Research & Innovation
At Children’s Hospital Boston, we’re known for our science-driven approach and our intense culture of innovation—a philosophy that pushes the boundaries of pediatric care. We’re frequently ranked as one of the top pediatric hospitals in the United States.
Doctors at Children’s currently understand most of what they need to know to effectively treat conditions like Addison’s disease. The focus now is on finding the next generation of therapies.
A history of treatment
There’s a long history at Children’s of treating conditions like Addison’s disease. In fact, John Crigler, MD—the founding chief of Children’s Division of Endocrinology—pioneered the use of glucocorticoids in the 1950s to treat patients with adrenal insufficiency. Today, Children’s physicians are building on that legacy through research and increased understanding of the best way to treat these conditions.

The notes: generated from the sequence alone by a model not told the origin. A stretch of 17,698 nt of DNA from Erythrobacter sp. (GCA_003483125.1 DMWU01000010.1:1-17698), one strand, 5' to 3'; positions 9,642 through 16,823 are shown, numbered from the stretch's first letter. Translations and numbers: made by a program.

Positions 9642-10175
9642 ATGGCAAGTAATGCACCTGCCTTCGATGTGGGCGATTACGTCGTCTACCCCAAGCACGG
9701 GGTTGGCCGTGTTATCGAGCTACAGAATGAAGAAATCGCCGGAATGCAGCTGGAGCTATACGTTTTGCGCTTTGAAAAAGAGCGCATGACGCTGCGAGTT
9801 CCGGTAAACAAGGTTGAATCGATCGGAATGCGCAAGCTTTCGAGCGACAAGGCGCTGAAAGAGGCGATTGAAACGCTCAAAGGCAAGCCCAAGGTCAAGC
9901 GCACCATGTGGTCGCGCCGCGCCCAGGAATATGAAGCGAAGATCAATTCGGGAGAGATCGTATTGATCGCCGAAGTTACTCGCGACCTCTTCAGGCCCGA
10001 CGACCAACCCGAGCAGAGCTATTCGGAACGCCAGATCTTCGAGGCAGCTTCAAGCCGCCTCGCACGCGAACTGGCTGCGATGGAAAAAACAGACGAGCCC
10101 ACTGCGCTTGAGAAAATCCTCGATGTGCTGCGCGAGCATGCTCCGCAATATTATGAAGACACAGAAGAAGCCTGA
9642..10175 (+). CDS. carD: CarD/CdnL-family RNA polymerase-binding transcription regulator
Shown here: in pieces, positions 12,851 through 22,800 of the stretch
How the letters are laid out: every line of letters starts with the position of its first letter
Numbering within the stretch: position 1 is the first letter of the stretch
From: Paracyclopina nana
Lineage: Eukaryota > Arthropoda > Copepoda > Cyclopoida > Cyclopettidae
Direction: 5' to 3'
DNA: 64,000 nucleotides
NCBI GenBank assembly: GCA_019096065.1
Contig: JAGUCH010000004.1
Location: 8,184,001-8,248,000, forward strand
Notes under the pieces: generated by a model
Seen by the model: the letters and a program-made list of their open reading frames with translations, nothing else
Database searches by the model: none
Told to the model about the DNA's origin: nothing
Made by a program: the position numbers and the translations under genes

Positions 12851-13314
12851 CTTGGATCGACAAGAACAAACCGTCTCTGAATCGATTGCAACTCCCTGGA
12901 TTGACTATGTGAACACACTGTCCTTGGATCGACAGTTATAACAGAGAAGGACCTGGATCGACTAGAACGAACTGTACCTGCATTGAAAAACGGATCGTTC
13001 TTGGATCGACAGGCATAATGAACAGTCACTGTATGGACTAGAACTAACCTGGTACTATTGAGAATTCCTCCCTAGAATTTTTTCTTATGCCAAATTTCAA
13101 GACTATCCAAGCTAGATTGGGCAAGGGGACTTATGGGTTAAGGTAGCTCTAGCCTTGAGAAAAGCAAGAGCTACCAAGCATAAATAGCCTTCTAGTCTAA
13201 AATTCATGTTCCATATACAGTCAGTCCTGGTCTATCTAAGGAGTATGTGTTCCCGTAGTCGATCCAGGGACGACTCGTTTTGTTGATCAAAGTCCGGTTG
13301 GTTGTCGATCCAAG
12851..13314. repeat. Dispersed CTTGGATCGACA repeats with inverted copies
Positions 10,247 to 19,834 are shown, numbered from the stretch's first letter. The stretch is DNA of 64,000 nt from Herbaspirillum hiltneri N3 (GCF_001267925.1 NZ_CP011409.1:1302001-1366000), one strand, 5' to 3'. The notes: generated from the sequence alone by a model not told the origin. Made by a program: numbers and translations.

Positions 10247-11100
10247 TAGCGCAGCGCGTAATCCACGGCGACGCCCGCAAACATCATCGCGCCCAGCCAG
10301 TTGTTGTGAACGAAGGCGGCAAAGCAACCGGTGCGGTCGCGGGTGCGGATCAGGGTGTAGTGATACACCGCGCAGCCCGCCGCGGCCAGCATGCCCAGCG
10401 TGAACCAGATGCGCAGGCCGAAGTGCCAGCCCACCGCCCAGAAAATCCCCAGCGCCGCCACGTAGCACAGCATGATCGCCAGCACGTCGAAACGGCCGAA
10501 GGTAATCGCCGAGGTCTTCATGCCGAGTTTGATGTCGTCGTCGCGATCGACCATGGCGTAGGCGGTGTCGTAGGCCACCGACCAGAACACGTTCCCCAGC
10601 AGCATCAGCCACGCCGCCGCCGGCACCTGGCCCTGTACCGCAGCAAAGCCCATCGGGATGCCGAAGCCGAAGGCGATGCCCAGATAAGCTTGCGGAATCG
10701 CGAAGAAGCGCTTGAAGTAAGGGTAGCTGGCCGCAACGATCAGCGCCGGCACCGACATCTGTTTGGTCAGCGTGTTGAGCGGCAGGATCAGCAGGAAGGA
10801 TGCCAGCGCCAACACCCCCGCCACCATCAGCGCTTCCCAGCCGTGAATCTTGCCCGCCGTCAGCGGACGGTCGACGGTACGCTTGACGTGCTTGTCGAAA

David Breault, MD, PhD, a pediatric endocrinologist at Children’s, is developing cell-based therapies using stem cell technology to optimize the replacement of missing hormones that cause conditions like Addison’s disease. His research includes searching for tissue stem cells within the adrenal gland itself that may be useful for treating adrenal insufficiency, or potentially using embryonic stem cells that may one day be converted into steroid-producing cells.
Learn more about research at Children's.
Search our list of clinical trials.